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China launches first Quantitative Remote-sensing Weather Satellite in High Orbit

The satellite, launched from the Xichang Satellite Launch Centre in southwest China's Sichuan Province

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In China, Pixabay

Beijing, Dec 11, 2016: China launched a weather satellite at 12:11 a.m. local time on Sunday, marking an upgrade of China’s meteorological satellites in geostationary orbit.

The Fengyun-4 satellite, the first of China’s second-generation weather satellites in geostationary orbit to have been launched, is also the country’s first quantitative remote-sensing satellite in high orbit, Xinhua news agency reported.

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The satellite, launched from the Xichang Satellite Launch Centre in southwest China’s Sichuan Province, was taken into orbit by a Long March-3B carrier rocket. The launch marked the 242nd mission of China’s Long March series of rockets.

The satellite will make high time, spatial and spectral resolution observations of the atmosphere, clouds and space environment of China and surrounding regions, significantly improving capabilities of weather and climate forecasts, according to the State Administration of Science, Technology and Industry for National Defense.

The China Meteorological Administration is the primary user of the satellite.

Previously, China had successfully launched 14 weather satellites, seven of which are still in orbit. (IANS)

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New Virus Can Spread Through Human Contact: China

China: Possible That New Virus Could Spread Between Humans

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CHINA-HEALTH-VIRUS
Security guards stand in front of the closed Huanan wholesale seafood market, where health authorities say a man who died from a respiratory illness had purchased goods from, in the city of Wuhan, Hubei province, China. VOA

The possibility that a new virus in central China could spread between humans cannot be ruled out, though the risk of transmission at the moment appears to be low, Chinese officials said Wednesday.

Forty-one people in the city of Wuhan have received a preliminary diagnosis of a novel coronavirus, a family of viruses that can cause both the common cold and more serious diseases. A 61-year-old man with severe underlying conditions died from the coronavirus on Saturday.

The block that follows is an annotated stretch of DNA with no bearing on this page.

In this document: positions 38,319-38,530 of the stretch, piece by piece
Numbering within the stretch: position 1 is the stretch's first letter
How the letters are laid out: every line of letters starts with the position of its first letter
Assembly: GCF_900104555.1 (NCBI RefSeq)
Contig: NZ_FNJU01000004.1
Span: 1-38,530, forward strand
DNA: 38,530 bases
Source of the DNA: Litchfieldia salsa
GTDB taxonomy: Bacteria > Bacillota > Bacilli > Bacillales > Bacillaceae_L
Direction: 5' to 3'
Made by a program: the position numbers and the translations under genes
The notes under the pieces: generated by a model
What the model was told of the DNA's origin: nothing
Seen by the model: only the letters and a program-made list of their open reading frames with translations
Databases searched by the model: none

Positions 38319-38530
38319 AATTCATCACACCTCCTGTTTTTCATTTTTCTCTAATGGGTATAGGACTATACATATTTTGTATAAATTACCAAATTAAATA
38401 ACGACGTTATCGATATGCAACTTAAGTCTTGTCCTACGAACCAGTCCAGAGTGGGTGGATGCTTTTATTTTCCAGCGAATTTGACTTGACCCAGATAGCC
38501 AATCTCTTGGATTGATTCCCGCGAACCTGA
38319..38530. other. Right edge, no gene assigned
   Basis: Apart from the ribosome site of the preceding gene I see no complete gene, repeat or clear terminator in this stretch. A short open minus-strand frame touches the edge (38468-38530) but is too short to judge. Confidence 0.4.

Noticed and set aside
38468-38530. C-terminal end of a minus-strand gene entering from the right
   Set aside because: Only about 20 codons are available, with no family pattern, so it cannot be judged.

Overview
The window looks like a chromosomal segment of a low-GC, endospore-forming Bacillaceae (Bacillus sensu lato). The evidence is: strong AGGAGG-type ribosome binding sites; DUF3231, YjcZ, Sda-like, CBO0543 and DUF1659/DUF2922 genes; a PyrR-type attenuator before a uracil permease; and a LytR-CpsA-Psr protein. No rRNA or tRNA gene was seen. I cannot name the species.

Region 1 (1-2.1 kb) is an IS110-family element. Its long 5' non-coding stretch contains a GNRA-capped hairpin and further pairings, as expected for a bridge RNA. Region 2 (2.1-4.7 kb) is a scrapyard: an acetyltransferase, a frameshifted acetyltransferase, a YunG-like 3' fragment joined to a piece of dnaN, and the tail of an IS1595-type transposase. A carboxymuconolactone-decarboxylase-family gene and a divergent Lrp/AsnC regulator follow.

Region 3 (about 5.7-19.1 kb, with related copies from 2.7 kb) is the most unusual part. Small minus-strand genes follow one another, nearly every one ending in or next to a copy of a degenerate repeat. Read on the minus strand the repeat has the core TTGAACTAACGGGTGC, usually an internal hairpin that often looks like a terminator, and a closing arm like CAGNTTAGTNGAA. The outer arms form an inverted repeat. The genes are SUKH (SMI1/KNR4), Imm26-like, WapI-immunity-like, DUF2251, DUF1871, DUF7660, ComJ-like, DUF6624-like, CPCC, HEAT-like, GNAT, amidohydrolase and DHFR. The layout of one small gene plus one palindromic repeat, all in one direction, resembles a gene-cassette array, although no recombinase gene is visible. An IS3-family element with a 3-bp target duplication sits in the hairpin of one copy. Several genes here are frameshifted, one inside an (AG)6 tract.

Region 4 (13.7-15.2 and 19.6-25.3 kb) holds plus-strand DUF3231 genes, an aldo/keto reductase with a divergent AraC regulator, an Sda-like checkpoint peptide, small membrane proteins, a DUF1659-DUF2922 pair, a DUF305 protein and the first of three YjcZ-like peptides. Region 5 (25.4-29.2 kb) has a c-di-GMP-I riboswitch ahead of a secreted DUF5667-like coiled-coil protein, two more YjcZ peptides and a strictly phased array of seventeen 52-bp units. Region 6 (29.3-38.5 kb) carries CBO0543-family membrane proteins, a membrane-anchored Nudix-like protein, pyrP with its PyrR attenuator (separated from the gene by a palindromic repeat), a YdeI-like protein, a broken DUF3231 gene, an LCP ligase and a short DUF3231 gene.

While preliminary investigations indicate that most of the patients had worked at or visited a particular seafood wholesale market, one woman may have contracted the virus from her husband, the Wuhan Municipal Health Commission said in a public notice.

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Commuters wear protection masks inside a subway train in Hong Kong, China. VOA

The commission said the husband, who fell ill first, worked at the Huanan Seafood Wholesale Market. Meanwhile, the wife said she hasn’t had any exposure to the market.

It’s possible that the husband brought home food from the market that then infected his wife, Hong Kong health official Chuang Shuk-kwan said at a news briefing. But because the wife did not exhibit symptoms until days after her husband, it’s also possible that he infected her.

Chuang and other Hong Kong health officials spoke to reporters Wednesday following a trip to Wuhan, where mainland Chinese authorities briefed them on the outbreak.

The threat of human-to-human transmission remains low, Chuang said, as hundreds of people, including medical professionals, have been in close contact with infected individuals and have not been infected themselves.

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She echoed Wuhan authorities’ assertion that there remains no definitive evidence of human-to-human transmission.

The outbreak in Wuhan has raised the specter of SARS, or severe acute respiratory syndrome. SARS is a type of coronavirus that first struck southern China in late 2002. It then spread to more than two dozen countries, killing nearly 800 people. (VOA)